GENEVIÈVE: Bach a intensément réfléchi sa collection et les éléments de rhétorique et de symbolisme des nombres sont très présents et puissamment signifiants dans cette collection. Il me semblait nécessaire de commencer par le premier - le fameux en do majeur dont le prélude est si connu - et de terminer par le grandiose si mineur (no 24). Je voulais aussi jouer le 12ème en fa mineur qui ponctue au milieu la collection et dont le sujet de la fugue, associé à son contre sujet, comporte les 12 notes (demis-tons) de la gammes . Le sujet de la fugue en si mineur quand à lui comporte les 12 demis-tons de la gamme à lui seul, sans compter le contre-sujet.  Je souhaitais aussi offrir un groupe égal de 4 préludes jusqu'à la moitié du récital (le numéro 12 en fa mineur) et 4 pour la seconde partie de la collection. Il était aussi important de présenter les paires majeures et mineurs. Cela donne donc, pour les quatre premiers :  do majeur no 1, puis do mineur no 2, puis fa majeur no 11 et  fa mineur no 12. Pour les quatre derniers "dyptiques" (c'est comme cela que je nomme chaque prélude et fugue, donc les 2 pièces de chaque tonalité/modalité, tout comme on parle de tryptiques en art visuel pour les retables avec deux panneaux en plus du principal au centre), j'ai tout simplement commencé par le numéro 17 en la bémol majeur, qui est la relative de fa mineur entendu en 4ème position. Son équivalent mineur a été composé dans la tonalité enharmonique de sol dièse (mineur). 

JOHN: With Bach, there is layer upon layer, in terms of key relationships, structure and symbolism. Besides your Midtown Concerts recital, you will also present a concert of organ music. What will you perform?

GENEVIÈVE: Of course, I will play works by Johann Sebastian Bach, and also by his teacher, Dietrich Buxtehude. I will also play church music and religious music, as this year we are marking the 300th anniversary of the arrival of the French Sulpician cleric, organist and musician Jean Girard to Ville-Marie (Montréal) in 1724, who brought with him in his suitcase an immense manuscript of church organ music that we call the “Montréal Organ Book”. From this, I chose several extracts. While I normally play Baroque music, I have also included three Romantic pieces for the organ that were written in the Baroque “spirit” by Johannes Brahms and Marcel Dupré.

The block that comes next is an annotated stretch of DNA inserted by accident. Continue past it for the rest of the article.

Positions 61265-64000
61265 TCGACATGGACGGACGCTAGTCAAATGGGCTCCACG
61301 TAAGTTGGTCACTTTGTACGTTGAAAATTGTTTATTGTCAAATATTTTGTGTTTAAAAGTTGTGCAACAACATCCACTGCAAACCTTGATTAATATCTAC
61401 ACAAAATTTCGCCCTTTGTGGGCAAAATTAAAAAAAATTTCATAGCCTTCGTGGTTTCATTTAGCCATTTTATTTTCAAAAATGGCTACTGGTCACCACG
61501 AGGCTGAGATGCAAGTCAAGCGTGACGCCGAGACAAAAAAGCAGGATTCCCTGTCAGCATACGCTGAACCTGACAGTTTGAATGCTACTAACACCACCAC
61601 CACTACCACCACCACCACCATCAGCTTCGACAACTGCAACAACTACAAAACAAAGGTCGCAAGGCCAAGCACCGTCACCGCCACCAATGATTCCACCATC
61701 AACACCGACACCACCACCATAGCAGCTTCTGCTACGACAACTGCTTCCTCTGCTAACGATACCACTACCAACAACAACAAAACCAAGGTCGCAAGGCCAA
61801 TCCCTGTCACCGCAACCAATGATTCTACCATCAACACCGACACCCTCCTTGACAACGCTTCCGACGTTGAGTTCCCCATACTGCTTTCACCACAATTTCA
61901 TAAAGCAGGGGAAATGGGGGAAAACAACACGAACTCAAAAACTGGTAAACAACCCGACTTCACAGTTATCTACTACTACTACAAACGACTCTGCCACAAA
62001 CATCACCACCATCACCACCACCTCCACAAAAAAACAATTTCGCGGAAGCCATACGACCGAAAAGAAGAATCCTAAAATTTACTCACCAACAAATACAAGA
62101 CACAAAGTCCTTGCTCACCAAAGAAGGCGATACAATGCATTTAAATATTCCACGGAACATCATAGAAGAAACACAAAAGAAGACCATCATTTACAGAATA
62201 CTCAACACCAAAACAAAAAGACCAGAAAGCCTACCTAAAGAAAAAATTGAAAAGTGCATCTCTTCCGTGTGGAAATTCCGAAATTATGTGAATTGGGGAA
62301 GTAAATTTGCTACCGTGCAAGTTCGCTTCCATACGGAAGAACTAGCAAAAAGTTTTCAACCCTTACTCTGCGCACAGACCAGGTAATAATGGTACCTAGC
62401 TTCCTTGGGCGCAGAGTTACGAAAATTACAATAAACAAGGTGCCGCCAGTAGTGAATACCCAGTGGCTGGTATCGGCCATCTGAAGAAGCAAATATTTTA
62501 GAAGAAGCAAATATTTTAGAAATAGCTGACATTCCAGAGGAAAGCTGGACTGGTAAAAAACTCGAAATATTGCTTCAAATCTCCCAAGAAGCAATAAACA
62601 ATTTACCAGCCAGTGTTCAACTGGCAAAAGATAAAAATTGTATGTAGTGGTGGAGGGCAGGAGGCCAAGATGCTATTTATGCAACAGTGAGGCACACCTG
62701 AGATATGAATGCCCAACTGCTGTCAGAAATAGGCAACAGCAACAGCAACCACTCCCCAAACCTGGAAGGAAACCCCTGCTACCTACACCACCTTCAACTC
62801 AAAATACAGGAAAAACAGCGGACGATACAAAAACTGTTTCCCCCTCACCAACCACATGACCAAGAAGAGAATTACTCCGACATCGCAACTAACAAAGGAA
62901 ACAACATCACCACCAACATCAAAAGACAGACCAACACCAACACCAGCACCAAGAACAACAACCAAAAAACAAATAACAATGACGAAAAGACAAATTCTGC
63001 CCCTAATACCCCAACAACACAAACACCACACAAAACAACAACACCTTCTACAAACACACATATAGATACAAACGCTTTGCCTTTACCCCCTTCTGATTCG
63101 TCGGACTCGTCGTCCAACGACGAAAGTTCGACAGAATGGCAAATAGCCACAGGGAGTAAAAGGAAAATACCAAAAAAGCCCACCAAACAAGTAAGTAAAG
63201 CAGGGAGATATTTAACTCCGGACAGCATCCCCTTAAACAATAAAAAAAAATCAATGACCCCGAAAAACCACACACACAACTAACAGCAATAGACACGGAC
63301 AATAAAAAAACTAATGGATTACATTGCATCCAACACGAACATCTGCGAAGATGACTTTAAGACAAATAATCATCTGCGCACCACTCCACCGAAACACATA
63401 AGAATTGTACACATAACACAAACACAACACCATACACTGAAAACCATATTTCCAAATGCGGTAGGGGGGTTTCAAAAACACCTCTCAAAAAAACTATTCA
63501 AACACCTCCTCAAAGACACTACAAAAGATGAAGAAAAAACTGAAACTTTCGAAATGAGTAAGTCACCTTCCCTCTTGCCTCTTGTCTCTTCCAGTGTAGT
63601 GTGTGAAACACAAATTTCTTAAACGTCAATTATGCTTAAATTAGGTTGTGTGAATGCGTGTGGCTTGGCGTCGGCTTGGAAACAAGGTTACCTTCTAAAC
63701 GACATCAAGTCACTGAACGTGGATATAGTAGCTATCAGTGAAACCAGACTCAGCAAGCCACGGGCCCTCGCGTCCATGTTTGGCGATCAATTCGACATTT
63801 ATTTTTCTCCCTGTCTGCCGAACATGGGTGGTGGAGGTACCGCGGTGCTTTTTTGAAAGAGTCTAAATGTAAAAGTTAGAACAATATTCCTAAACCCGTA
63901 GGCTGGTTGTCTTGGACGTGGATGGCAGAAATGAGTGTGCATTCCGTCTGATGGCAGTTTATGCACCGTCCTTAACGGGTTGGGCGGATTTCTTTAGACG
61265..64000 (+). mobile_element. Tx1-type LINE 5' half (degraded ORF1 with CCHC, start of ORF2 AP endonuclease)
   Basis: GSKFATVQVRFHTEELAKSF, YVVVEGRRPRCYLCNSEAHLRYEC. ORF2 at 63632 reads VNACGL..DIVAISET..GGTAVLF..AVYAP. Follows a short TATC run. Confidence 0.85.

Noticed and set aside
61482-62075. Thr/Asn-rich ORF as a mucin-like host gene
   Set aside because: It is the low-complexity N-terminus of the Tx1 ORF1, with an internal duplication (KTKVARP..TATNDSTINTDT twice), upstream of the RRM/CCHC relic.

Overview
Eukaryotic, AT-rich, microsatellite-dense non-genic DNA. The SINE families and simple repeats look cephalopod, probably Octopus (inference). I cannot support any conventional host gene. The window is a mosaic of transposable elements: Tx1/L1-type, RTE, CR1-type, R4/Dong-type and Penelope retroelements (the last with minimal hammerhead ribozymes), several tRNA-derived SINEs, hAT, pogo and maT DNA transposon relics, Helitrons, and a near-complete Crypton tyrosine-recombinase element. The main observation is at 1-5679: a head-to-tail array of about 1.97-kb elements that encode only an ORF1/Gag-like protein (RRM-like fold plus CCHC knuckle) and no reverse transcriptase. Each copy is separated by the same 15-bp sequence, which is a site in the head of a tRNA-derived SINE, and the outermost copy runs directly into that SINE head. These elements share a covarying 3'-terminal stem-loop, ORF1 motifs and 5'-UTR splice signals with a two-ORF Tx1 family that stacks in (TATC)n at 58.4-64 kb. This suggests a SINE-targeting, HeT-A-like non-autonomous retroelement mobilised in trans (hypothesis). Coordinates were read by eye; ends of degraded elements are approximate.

GENEVIÈVE: Je jouerais du Jean-Sébastien Bach, évidemment et aussi les œuvres de son maître D. Buxtehude , je jouerai aussi de la musique d’église, musique, religieuse , comme nous soulignons cette année le 300e anniversaire de l’arrivée  à Ville-Marie (Montréal) en 1724 du clerc Français sulpicien , organiste et musicien Jean Girard, avec, dans ses valises , un immense manuscrit de musique d’église d’orgue que nous nommons le Livre d’orgue de Montréal, j’en ai choisi plusieurs extraits. Bien que je joue normalement de la musique baroque , j’ai également inclus trois pièces romantiques pour l'orgue écrites dans l’esprit baroque de Johannes Brahms et Marcel Dupré. 

JOHN: We will eagerly look forward to hearing both concerts at St. Malachy’s Church!

GENEVIÈVE: And I look forward to being there!

GENEVIÈVE: Et moi aussi de m’y trouver ! 

More info on April 30 harpsichord recital

More info on May 3 organ recital

English translation: Stephen Fraser

GEMS is a non-profit corporation that supports and promotes the artists and organizations in New York devoted to early music — playing repertoire from the Medieval, Renaissance, Baroque, and early Classical periods.